Saying Good Words

It was the perfect plan!  Perfect.

The Phillips Brats were in fine form.  Mr. Olson, the patient and gentle teacher of their primary Sunday School class, wouldn’t know what to do.  They were sure of it.

The eight and nine year-old boys normally were on their best behavior on Sunday mornings, since their father was acting as the Sunday School Superintendent that year.  They never knew when his strong fingers would slide through the portable cloth panel behind their chairs and pinch an arm to quiet down his rowdy offspring.  The man knew how to pinch!

Today, though—today—his work with the Post Office guaranteed there would be no pinched arms.  The busy holiday season required more hours of all the employees, and their dad, a clerk at the main office in town, was no exception.  He wouldn’t impede them in their mischievousness today.

They drafted one of the more courageous girls in the class to help with their plan.  It was a simple plan, but one guaranteed to disrupt progress.  

Mr. Olson began to teach and they went into action.  Well, it wasn’t really into action.  Each of the three children simply had an assigned word to whisper.  Just one.

The older brother didn’t hesitate.  

Amen!

Their teacher stopped in mid-sentence, but only for a second.  His eye-brows went up quizzically, and then he was off again.  

It was time for brother number two to interject.

Hallelujah!

The result was the same.  No verbal response was forthcoming, nor was any expected.  The lesson simply went on.

Praise the Lord!

The brave little girl carried off her part admirably.  Mr. Olson didn’t even hesitate this time.  He wasn’t sure what was going on, but he would fulfill his responsibilities, regardless.

The entire half hour went in much the same manner.  The alternating voices, sometimes louder—sometimes softer—interjected at appropriate (or not) intervals, and the lesson was completed at last.

Amen!  Hallelujah!  Praise the Lord!

They are good words, are they not?

The plan was genius.  No Sunday School teacher in his right mind would deny the children the privilege of using those words in response to the lesson.  The boys knew that.  The problem is—the good words were not in response to anything.

They meant nothing to the children.  Nothing.

An entire lesson was wasted.  All while only good words were spoken.

You shall not take the name of the Lord your God in vain, for the Lord will not hold him guiltless who takes His name in vain. (Exodus 20:7)

It is one of the Ten Commandments about which we are most vociferous.  In my house, growing up, we had a list of what my father called minced oaths—words mimicking the sound of God’s name—which were prohibited.  I cannot bring myself to say them aloud to this day.  You will, no doubt, be able to bring them to mind without me listing them here.

Frequently, I see written comments or hear them in conversation from well-meaning folks, who are fed up with the constant barrage.  I don’t disagree.  It is disheartening.

We understand what it means to take the name of God in vain.

Or, do we?

Well, at least the ancient men of God understood it, right?  They wouldn’t even utter His real name, choosing instead a euphemism.  The rationale was that they couldn’t inadvertently be guilty of trespass that way.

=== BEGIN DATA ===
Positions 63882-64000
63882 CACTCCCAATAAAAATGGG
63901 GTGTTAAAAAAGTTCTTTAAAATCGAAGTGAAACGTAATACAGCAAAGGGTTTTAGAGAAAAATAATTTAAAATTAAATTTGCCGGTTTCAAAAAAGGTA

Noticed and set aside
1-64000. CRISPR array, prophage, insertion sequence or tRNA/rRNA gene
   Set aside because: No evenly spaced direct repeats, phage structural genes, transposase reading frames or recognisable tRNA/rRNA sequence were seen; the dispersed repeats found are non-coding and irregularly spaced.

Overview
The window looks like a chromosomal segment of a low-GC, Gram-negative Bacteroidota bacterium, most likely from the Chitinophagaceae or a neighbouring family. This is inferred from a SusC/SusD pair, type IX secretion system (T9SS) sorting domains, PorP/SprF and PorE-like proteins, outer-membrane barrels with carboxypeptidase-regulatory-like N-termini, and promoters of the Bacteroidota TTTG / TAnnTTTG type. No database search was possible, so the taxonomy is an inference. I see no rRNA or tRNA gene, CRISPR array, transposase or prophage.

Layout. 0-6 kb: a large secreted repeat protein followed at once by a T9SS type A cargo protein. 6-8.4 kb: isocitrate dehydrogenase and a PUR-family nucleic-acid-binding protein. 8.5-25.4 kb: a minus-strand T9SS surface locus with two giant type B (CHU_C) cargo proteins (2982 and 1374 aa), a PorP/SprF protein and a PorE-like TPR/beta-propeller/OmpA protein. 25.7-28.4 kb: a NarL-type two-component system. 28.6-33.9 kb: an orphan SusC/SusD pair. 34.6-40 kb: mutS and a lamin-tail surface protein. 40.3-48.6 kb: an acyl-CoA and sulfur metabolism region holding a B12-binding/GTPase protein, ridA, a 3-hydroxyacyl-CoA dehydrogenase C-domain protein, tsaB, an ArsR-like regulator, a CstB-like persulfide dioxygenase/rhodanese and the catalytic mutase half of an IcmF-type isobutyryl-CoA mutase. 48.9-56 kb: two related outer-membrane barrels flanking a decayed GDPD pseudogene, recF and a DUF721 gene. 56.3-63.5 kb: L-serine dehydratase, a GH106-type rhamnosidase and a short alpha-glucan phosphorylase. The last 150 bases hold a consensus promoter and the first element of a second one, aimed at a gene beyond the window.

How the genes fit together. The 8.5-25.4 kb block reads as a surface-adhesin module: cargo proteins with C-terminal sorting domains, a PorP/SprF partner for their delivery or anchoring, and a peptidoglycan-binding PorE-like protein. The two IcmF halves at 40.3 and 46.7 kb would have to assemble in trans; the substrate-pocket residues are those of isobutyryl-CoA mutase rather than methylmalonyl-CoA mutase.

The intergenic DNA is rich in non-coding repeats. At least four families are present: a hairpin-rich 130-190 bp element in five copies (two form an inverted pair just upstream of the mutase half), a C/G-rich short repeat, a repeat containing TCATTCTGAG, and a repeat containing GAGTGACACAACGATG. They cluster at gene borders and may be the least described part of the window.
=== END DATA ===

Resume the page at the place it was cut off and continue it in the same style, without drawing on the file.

But, did they understand any better than we do?

What if taking the Lord’s name in vain has nothing—absolutely nothing—to do with the language that erupts when we smash our thumb with a hammer, or are spattered with hot grease?  

What if the foul words that come unbidden when we are angry and out of control are not even remotely connected to the principle God intended for us to take away from His instruction to mankind?

I wonder.  Is it possible that we will someday have to justify our passive invocation of God’s blessing upon our gatherings in which we do nothing but further our own well-being?

Will He reprimand us for the actions we have demanded of others in His name?  Our list of spiritual do’s and don’ts has grown sophisticated and somewhat unmanageable over the centuries.  

Somehow, I hear the voice of the Teacher castigating the teachers of the Law for their lists and demands, as He clearly tells them that the burden the people carry is not God’s, but theirs—and you yourselves will not lift one finger to help them carry it. (Luke 11:46)

Saying_grace_before_carving_the_turkey_at_Thanksgiving_dinner_8d10749vWhat if our gatherings for giving thanks are not that at all, but simply a time for us to gaze fondly at our wealth and physical blessings, all the while closing our hearts—and hands—to those who have nothing?

The day we set aside as a country to celebrate our giving of thanks is upon us.

Amen!  Hallelujah!  Praise the Lord!

The children, perhaps, may be pardoned for their youthful misuse of the words.

What if, this time, we really meant the words?  I trust it will be so.

On this day, and throughout the year, may our gatherings be blessed with thankful hearts, out of which flow generosity of spirit and a love for others.

Give thanks!

 

 

 

Let the peace of Christ rule in your hearts, since as members of one body you were called to peace. And be thankful. Let the message of Christ dwell among you richly as you teach and admonish one another with all wisdom through psalms, hymns, and songs from the Spirit, singing to God with gratitude in your hearts. And whatever you do, whether in word or deed, do it all in the name of the Lord Jesus, giving thanks to God the Father through him.
(Colossians 3:15-17 ~ NIV)

 

 

To speak gratitude is courteous and pleasant, to enact gratitude is generous and noble, but to live gratitude is to touch Heaven.
(Johannes A Gaertner ~ German born poet/theologian ~ 1912-1996)

 

 

 

© Paul Phillips. He’s Taken Leave. 2015. All Rights Reserved. 

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